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There’s no going back – and facilitation needs to change also
I so miss meeting people with physical and social closeness, without screens, without concerns, without masks or obsession with hand sanitizers. Just enjoy the moment of being together. Do you feel the same? Hopefully soon we will gather with our friends and families, teams and customers. Yet, the world won’t be the same. We are not going back anymore, but to some place new.
Even before the Covid19 the world of work was in a major turning point due to the new technologies that are, with accelerated pace, changing the way of working. Machines are replacing the work of humans, machines work and think faster than humans, and they talk with other machines. New technologies liberate our time and give us plenty new opportunities in all the areas of life.
The role of people at work changes as result of this technology evolution. We need to learn new skills and redefine our roles in the new context. Organizations are now (hopefully) figuring out what does this mean for each of them, which steps should be taken, what’s the cost of reacting too slowly and how to have the people on board.
Naturally, this new reality sets challenges also for us facilitators. How can we truly help organizations to thrive in future? Do we have adequate understanding – to the point that is possible – of what’s going on? Do we have mastery of methods and tools that enable making sense of complexity? How can we take advantage of technologies to make the connection moments with people truly relevant and meaningful? This is the moment to challenge ourselves and to collaborate, not only with other facilitators, but also experts from other fields who can help us constantly formulate our understanding of the future of work and develop methods that respond to the needs of collaboration, innovation and connection in the new context.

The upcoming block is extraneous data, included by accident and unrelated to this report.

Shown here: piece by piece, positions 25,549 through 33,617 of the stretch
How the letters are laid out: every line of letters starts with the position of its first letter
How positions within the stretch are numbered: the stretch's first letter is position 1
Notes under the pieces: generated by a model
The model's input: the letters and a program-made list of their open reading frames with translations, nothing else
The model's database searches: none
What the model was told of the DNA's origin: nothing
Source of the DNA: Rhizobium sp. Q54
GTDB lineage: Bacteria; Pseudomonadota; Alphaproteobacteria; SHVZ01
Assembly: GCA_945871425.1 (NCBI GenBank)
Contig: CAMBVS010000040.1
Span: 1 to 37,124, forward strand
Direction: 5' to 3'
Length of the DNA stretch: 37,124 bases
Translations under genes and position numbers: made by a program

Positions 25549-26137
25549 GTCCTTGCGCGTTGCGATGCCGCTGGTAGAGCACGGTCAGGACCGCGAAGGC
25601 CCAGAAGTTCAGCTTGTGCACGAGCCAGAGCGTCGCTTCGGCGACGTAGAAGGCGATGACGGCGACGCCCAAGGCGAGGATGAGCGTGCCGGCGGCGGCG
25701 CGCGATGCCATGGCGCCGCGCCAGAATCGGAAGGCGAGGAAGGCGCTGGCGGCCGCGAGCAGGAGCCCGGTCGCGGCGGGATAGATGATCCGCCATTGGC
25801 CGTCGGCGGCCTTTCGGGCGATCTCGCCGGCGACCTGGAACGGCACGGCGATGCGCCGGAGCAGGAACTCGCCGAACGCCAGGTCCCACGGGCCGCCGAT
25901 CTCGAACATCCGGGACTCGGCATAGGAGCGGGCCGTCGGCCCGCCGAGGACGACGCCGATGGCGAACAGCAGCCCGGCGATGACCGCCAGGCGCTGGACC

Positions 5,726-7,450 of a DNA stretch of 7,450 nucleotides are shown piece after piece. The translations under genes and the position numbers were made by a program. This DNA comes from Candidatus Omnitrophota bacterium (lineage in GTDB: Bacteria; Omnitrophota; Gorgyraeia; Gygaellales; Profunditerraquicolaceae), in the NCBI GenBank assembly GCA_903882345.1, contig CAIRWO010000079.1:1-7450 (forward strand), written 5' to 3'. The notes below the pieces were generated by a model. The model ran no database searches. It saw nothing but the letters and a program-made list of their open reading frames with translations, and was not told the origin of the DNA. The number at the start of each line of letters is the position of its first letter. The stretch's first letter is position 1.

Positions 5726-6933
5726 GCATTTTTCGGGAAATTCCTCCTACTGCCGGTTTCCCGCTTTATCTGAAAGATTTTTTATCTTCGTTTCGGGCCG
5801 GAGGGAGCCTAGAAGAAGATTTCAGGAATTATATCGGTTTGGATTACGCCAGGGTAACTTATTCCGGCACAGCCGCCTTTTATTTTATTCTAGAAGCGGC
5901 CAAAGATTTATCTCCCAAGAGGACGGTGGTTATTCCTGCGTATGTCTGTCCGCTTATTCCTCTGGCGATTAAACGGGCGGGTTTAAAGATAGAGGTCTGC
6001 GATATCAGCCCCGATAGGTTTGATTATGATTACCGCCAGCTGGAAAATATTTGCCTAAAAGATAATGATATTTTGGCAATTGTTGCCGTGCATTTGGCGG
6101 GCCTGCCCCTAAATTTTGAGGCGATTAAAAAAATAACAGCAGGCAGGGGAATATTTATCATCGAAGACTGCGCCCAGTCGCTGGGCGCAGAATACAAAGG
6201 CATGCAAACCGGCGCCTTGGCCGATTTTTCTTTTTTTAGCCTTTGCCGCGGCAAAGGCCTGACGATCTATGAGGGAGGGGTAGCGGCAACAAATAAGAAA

This year, we’ll publish a series of blogposts in which we will explore different perspectives to the future of facilitation. The selfish aim is to broaden our own thinking and understanding, but we also want to make this a shared learning experience and dialogue. We’ll talk with experts from different fields with the aim to figure out what implications this era poses to facilitation. What do you think should or could be discussed in this series of blog posts? What would make group facilitation truly relevant in the new context of work life and business?
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